The prevalent comparison between Avigdor Lieberman and Joerg Haider does an injustice to the Austrian nationalist whose party joined the government in the winter of 2000. Haider is far from being a righteous man, but even in his most fascist days, he never called on Austria to rid itself of citizens who’d been living in the country for generations. Also, Haider never suggested standing up legislators representing these citizens in front of a firing squad. Natan Meron, at the time Israel’s ambassador to Austria, noted that once the leader of the Freedom Party joined politics, he never uttered a single anti-Semitic statement. Meron emphasized that the leader of the Freedom Party “does not threaten the Jews.”
With the entry of his party into the coalition, Haider signed a declaration promising to abide by the European principles of democracy and human rights, and to protect the rights of minorities. Prior to that, he apologized to the Jewish people for his statements that downplayed the Nazi horrors.
What about Lieberman, then? Has he accepted the article in the government’s basic guidelines that includes the commitment to “respect the civil rights of minorities and not accept any expression of racism in the country”?
Has anyone heard a word of qualification from the leader of Yisrael Beitenu about his party’s political ideals, on the eve of joining the government?
He has not apologized to Israeli Arabs, nor disavowed his statements of incitement against Arab MKs. Even after having reached agreement with Ehud Olmert about his inclusion in the government, Lieberman has stuck to his obscene views. The day after the deal, he proudly announced to the press that he had “explained” to Javier Solana, the European Union foreign policy chief, that his plans “are more humane and detailed than any other plan on offer in Israel.”
There is also no comparison between the response of the Austrian people to the inclusion of the Freedom Party in the coalition, and the tranquility with which the majority of the Israeli public has received Lieberman’s appointment as deputy prime minister in charge of the most sensitive strategic issue. It is important to note that Haider himself stayed out of the government. In Israel, “peacemakers” like Amir Peretz, Ephraim Sneh, Eitan Cabel and Yitzhak Herzog went out of their way in their efforts to convince members of their party’s central committee to allow them to bring into their home an extreme nationalist.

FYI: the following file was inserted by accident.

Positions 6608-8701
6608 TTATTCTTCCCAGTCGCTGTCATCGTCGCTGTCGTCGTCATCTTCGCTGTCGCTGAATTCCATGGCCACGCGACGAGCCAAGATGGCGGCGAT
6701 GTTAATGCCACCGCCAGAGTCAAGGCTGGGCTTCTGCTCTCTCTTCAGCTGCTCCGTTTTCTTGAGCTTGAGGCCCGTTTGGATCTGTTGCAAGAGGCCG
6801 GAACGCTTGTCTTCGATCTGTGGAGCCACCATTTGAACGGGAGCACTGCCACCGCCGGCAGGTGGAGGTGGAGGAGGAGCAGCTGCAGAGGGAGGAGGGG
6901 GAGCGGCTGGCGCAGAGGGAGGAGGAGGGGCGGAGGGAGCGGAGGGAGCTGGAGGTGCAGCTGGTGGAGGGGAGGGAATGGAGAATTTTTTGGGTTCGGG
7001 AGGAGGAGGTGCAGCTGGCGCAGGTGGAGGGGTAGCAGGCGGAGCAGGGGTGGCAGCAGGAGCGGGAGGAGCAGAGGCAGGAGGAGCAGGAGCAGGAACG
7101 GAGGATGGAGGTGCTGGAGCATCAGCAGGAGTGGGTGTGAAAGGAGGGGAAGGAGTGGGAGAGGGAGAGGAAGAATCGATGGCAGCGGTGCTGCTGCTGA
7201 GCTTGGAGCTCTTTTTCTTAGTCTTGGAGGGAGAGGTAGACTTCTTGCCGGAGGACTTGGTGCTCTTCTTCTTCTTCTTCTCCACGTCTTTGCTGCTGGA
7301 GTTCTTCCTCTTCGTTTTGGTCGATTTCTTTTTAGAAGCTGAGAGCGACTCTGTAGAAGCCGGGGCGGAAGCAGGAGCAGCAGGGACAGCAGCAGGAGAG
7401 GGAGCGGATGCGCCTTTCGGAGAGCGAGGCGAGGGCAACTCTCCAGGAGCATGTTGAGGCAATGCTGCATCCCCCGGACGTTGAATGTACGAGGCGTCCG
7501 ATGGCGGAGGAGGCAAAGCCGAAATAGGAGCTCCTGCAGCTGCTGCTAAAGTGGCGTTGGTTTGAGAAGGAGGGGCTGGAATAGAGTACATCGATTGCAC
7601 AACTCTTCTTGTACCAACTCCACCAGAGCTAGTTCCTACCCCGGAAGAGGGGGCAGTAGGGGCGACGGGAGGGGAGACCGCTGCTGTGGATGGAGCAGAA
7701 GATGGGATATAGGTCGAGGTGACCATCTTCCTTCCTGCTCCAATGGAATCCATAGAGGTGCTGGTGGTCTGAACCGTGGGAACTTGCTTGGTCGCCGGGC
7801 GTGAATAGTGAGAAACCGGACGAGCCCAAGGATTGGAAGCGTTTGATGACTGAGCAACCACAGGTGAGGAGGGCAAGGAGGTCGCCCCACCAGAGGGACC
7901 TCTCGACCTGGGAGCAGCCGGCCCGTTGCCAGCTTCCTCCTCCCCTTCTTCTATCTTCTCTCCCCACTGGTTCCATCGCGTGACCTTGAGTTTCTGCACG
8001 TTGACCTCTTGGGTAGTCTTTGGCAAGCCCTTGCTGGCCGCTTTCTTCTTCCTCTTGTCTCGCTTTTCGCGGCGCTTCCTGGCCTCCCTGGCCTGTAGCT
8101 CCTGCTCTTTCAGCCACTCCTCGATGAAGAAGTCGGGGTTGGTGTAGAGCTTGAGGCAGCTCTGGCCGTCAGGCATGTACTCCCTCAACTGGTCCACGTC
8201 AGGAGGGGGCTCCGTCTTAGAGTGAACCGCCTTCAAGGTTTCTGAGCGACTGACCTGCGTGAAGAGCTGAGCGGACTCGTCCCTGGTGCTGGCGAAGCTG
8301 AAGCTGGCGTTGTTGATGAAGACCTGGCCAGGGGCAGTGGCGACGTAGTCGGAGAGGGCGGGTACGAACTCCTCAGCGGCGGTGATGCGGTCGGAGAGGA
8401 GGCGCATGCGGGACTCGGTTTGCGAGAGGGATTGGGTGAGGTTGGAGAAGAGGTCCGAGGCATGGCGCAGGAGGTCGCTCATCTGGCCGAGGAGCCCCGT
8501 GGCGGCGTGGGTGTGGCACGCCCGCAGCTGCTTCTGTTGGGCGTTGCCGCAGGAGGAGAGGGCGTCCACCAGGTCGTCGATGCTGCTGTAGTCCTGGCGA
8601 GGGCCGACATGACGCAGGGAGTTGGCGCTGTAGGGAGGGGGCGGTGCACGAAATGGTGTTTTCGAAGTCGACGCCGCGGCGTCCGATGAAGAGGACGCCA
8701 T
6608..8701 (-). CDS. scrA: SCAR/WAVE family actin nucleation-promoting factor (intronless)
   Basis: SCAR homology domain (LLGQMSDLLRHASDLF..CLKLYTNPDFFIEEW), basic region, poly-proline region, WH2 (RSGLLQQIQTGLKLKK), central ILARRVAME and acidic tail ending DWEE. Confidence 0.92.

Shimon Peres, the Nobel Peace Prize laureate, warned Austria at the time that the inclusion of Haider in the coalition will “ostracize it from the family of nations.” Matan Vilnai, then minister of science, culture and sport, threatened to boycott the Austrian national soccer team. In response to the Freedom Party’s inclusion of him in the coalition, then-prime minister Ehud Barak declared that Haider was persona non grata in Israel. Jewish organizations the world over competed over the intensity of their criticism of the Austrian government.
The growth of extremist parties on the right in Europe is worrying to Israel, and justifiably so. The rising popularity of nationalists such as Jean-Marie Le Pen in France, Vadim Tudor in Romania, Anto Djapic in Croatia and Christophe Blocher in Switzerland is disconcerting to world Jewry, and so it should be. The Israeli Foreign Ministry has barred Marine Le Pen, a member of the European Parliament and deputy in her father’s National Front party, from entering the country. What will we say if European Union countries announce that the deputy prime minister is an unwanted personality in Europe?
The silence of the leadership of mainstream Jewry in the world, in view of the legitimization of a person such as Lieberman, undermines the moral high ground they hold in the struggle against Israel-haters throughout the world. If a Jewish politician who aspires to transfer an Arab minority across the border can sit in an Israeli cabinet, why should an anti-Semite not sit in an Austrian government? Let’s hear it for the Haiders.
AKIVA ELDAR writes for Ha’aretz.